The PackageKit vulnerability was addressed in all three versions of macOS. The WebKit vulnerability was addressed for all macOS versions as well (directly in the Ventura 13.1 update, and via the Safari 16.2 update for Monterey and Big Sur), and was also addressed in iOS 16.2 and iPadOS 16.2.

Additionally, Apple added a new entry to the iPadOS 16.2 release notes the morning of December 22 to confirm that an “actively exploited” vulnerability had, in fact, been addressed for iPads, as we speculated about in our article last week. Prior to the December 13 updates, Apple had issued an emergency patch exclusively for iPhones, namely iOS 16.1.2, on November 30, without a corresponding patch for iPads or other Apple devices at the time. Users of Macs, iPads, and Apple TVs had to wait almost an additional two weeks for the same patch:

Impact: Processing maliciously crafted web content may lead to arbitrary code execution. Apple is aware of a report that this issue may have been actively exploited against versions of iOS released before iOS 15.1.
Description: A type confusion issue was addressed with improved state handling.
CVE-2022-42856: Clément Lecigne of Google’s Threat Analysis Group

It still remains unclear whether the vulnerability may have been applicable to, or silently patched in, watchOS 9.2 or iCloud for Windows 14.1. Apple patched other WebKit vulnerabilities in both of these software updates on December 13, but did not specify whether CVE-2022-42856 was applicable to, or patched in, those updates.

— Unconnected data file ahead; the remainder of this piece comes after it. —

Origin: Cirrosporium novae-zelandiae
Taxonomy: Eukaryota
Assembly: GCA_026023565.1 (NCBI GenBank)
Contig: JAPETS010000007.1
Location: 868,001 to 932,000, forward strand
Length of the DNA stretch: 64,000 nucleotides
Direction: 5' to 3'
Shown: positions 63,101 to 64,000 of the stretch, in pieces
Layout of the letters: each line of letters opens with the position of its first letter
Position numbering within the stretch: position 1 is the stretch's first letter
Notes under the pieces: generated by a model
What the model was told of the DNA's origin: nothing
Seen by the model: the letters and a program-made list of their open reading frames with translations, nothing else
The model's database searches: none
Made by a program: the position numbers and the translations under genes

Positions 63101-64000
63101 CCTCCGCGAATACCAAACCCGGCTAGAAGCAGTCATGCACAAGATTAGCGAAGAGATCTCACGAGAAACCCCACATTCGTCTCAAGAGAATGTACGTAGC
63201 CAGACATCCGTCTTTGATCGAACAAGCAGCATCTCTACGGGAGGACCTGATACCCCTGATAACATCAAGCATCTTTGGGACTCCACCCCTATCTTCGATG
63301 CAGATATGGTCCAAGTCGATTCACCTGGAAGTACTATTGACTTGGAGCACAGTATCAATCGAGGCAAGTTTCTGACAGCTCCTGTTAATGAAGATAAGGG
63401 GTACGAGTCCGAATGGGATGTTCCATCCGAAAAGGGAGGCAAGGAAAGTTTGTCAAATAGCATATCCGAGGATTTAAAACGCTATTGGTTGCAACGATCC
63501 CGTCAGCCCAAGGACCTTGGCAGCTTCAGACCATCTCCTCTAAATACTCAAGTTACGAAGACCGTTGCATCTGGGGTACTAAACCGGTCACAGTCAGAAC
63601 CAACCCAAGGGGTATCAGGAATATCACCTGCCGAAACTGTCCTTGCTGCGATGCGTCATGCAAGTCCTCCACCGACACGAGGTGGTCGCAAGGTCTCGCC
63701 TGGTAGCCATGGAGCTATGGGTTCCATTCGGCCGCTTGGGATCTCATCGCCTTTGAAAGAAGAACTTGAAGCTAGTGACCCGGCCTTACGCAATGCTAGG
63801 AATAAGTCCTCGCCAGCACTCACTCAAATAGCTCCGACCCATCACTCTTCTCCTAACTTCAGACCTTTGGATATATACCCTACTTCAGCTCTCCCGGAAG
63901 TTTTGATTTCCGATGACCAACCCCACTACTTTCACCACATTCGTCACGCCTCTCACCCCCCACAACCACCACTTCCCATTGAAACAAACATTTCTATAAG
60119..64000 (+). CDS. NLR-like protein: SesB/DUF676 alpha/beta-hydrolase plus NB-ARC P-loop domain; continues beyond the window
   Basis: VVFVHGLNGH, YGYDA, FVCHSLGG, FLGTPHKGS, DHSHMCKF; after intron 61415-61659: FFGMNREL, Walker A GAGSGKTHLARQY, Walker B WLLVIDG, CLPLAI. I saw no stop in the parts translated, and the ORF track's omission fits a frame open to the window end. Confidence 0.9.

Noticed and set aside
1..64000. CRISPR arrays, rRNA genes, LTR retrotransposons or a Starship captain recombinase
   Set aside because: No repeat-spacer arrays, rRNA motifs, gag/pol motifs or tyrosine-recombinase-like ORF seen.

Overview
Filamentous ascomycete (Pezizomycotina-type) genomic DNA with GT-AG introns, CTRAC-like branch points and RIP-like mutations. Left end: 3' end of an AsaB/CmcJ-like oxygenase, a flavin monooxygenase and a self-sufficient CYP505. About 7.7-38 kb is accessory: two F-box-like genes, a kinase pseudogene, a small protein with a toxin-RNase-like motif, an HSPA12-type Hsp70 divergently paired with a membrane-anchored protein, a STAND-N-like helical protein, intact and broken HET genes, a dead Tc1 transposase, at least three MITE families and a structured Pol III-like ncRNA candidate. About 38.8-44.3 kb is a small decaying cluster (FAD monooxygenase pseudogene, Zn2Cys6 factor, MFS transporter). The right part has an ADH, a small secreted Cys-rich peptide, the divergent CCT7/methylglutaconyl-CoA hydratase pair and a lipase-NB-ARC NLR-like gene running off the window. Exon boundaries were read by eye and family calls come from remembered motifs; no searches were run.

If CVE-2022-42856 does impact watchOS 9, then it likely also impacts watchOS 8, which hasn’t been patched since August 17. Several vulnerabilities (at least two of which were actively exploited) remain unpatched for the Apple Watch Series 3, the lone model that cannot upgrade from watchOS 8 to 9. This is significant because Apple still sells the Apple Watch Series 3 (as a Certified Refurbished product) in its online store, in spite of its incompatibility with watchOS 9. Apple’s refurbished Series 3 sells for a whopping $369—which is more expensive than, and vastly technologically inferior to, the Apple Watch SE model released this year which starts at $249 and can run the latest watchOS. Furthermore, Apple’s refurb Series 3 costs nearly as much as the five-generations-newer Series 8, which starts at $399 brand new.

Apple has not responded to our requests for comment about the applicability or patch status of CVE-2022-42856 to watchOS 9, watchOS 8, or iCloud for Windows. We are also still awaiting any response from Apple regarding whether it plans to release further security updates for watchOS 8 for the Apple Watch Series 3 that it still sells.

How can I learn more?

For additional details about the Gatekeeper bypass vulnerability, see Microsoft’s write-up. You can also read our previous article covering other vulnerabilities that Apple patched on December 13.

Apple releases macOS Ventura 13.1, iOS 16.2, and more; fixes zero-day vuln

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About Joshua Long

Joshua Long (@theJoshMeister), Intego's Chief Security Analyst, is a renowned security researcher and writer, and an award-winning public speaker. Josh has a master's degree in IT concentrating in Internet Security and has taken doctorate-level coursework in Information Security. Apple has publicly acknowledged Josh for discovering an Apple ID authentication vulnerability. Josh has conducted cybersecurity research for more than 25 years, which has often been featured by major news outlets worldwide. Look for more of Josh's articles at and follow him on X/Twitter, LinkedIn, and Mastodon. View all posts by Joshua Long →